16. `In a Crusher and pulverizer, the combination with a casing, pivoted revolving `hammers and means `for driving the same, of means for adjusting the radial position of the striking-points of said hammers, and a deadplate cooperating Withthe adjustable striking-points of said hammers, and Ameans 'for adjusting the dead-plate to vary its position relative to the path of the hammers, subst-antially as described.

In testimony whereof I hereunto aix my signature, in presence of two'witnesses, this 15th day of March, 1897.

MILTON WILLIAMS.

Witnesses:

F. R. CoRNWALL, "HUGH ILWAGNER.`

US646249A 1897-03-22 1897-03-22 Crusher and pulverizer. Expired - Lifetime US646249A (en)

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Cited By (7)

* Cited by examiner, † Cited by third party
Publication number Priority date Publication date Assignee Title
US2734686A (en) * 1956-02-14 oberhellmann
US2763439A (en) * 1954-12-28 1956-09-18 Fred J Mankoff Rotor for hammermill
US4133489A (en) * 1977-05-16 1979-01-09 Maillet Edgard J Shredders, notably for processing heterogeneous materials
US4238079A (en) * 1978-05-27 1980-12-09 A. Stephan & Soehne Gmbh & Co. Cutting device of a comminuting apparatus
US4662570A (en) * 1982-10-22 1987-05-05 Hoesch Werke A.G. Apparatus for processing refuse to produce steel-making scrap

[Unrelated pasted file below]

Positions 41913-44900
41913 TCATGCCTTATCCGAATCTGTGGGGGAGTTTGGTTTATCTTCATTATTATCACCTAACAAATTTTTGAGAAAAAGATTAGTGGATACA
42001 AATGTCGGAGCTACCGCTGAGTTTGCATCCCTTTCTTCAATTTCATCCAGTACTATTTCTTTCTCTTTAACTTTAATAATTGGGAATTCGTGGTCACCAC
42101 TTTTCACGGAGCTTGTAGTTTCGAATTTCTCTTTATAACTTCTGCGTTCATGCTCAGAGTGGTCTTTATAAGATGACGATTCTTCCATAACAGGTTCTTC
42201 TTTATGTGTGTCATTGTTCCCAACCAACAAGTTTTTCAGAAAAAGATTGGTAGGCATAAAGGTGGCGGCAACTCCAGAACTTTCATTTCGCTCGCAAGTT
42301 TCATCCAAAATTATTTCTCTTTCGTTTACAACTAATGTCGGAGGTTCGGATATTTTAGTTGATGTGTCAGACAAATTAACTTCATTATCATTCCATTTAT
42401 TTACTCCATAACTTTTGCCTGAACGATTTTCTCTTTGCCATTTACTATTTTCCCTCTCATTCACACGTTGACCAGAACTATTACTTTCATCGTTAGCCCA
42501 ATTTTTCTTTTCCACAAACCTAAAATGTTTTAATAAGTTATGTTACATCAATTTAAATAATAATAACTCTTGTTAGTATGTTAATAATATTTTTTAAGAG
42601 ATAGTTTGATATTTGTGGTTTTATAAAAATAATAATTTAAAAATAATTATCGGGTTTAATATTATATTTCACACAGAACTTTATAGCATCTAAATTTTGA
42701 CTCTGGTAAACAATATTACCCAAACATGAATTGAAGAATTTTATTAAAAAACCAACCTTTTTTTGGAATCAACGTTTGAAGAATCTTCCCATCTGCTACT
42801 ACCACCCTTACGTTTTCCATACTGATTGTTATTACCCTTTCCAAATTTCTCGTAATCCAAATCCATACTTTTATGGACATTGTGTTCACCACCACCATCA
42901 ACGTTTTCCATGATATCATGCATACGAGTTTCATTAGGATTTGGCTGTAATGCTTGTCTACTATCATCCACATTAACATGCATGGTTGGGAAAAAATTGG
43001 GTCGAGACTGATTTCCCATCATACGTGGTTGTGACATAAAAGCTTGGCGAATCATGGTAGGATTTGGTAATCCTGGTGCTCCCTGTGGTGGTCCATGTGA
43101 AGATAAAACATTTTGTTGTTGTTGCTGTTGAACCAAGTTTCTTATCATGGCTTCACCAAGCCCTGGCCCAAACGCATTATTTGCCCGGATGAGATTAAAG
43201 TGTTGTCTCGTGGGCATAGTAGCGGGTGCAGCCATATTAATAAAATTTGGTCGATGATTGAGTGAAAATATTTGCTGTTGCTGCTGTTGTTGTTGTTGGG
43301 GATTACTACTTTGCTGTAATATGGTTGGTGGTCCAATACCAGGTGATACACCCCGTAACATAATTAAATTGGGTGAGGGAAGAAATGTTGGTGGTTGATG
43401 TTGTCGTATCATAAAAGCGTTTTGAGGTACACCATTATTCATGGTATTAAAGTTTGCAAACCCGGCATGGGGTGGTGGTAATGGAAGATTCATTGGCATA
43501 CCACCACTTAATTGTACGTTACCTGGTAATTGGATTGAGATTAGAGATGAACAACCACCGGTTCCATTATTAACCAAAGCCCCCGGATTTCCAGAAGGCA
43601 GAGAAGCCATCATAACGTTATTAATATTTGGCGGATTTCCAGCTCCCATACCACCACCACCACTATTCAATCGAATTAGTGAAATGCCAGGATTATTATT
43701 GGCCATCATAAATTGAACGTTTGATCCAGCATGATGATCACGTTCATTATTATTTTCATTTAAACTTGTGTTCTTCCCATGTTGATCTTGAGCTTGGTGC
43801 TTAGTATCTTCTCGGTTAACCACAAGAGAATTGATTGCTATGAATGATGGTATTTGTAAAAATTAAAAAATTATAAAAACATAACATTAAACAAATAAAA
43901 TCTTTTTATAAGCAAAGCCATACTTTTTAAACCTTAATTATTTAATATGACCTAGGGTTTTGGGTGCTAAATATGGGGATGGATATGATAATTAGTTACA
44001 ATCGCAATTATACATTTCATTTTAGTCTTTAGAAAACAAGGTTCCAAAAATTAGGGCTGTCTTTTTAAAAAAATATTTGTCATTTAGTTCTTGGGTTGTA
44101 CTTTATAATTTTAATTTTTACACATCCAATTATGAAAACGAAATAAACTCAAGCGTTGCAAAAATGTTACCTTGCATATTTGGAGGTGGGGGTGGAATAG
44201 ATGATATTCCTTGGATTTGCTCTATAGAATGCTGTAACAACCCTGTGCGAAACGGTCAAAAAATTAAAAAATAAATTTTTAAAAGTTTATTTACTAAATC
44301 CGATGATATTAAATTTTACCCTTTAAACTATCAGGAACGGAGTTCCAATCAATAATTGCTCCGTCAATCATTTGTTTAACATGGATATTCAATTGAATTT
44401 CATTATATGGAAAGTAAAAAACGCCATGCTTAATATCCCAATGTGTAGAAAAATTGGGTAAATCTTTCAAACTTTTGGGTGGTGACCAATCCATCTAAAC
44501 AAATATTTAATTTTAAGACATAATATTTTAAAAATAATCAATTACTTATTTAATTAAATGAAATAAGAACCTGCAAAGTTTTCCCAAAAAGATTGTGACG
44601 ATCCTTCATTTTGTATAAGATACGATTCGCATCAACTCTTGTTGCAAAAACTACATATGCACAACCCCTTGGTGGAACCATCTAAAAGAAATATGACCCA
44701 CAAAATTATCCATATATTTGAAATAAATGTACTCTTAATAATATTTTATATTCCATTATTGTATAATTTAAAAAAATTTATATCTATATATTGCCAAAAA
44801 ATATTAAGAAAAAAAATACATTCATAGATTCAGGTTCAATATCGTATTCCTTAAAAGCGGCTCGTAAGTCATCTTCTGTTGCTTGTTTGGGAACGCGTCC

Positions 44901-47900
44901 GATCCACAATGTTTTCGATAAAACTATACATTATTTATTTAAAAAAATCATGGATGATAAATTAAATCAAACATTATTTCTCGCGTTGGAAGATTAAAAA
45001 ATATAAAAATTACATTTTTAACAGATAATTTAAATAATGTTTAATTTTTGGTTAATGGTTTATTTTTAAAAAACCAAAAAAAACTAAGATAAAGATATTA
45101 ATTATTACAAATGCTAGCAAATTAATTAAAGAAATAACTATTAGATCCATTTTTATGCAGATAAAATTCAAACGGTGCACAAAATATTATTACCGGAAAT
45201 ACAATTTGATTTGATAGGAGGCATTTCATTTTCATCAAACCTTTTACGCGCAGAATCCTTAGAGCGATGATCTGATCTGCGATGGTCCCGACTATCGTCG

WO1992011942A1 (en) * 1990-12-28 1992-07-23 Ragnarsson Anders T Wood size reduction apparatus
US5150844A (en) * 1986-11-04 1992-09-29 Shanley And Baker Apparatus for size reduction of heavy solid waste materials

Cited By (8)

* Cited by examiner, † Cited by third party
Publication number Priority date Publication date Assignee Title
US2734686A (en) * 1956-02-14 oberhellmann
US2763439A (en) * 1954-12-28 1956-09-18 Fred J Mankoff Rotor for hammermill
US4133489A (en) * 1977-05-16 1979-01-09 Maillet Edgard J Shredders, notably for processing heterogeneous materials
US4238079A (en) * 1978-05-27 1980-12-09 A. Stephan & Soehne Gmbh & Co. Cutting device of a comminuting apparatus
US4662570A (en) * 1982-10-22 1987-05-05 Hoesch Werke A.G. Apparatus for processing refuse to produce steel-making scrap
US5150844A (en) * 1986-11-04 1992-09-29 Shanley And Baker Apparatus for size reduction of heavy solid waste materials
WO1992011942A1 (en) * 1990-12-28 1992-07-23 Ragnarsson Anders T Wood size reduction apparatus
US5165611A (en) * 1990-12-28 1992-11-24 Ragnarsson Anders T Wood size reduction apparatus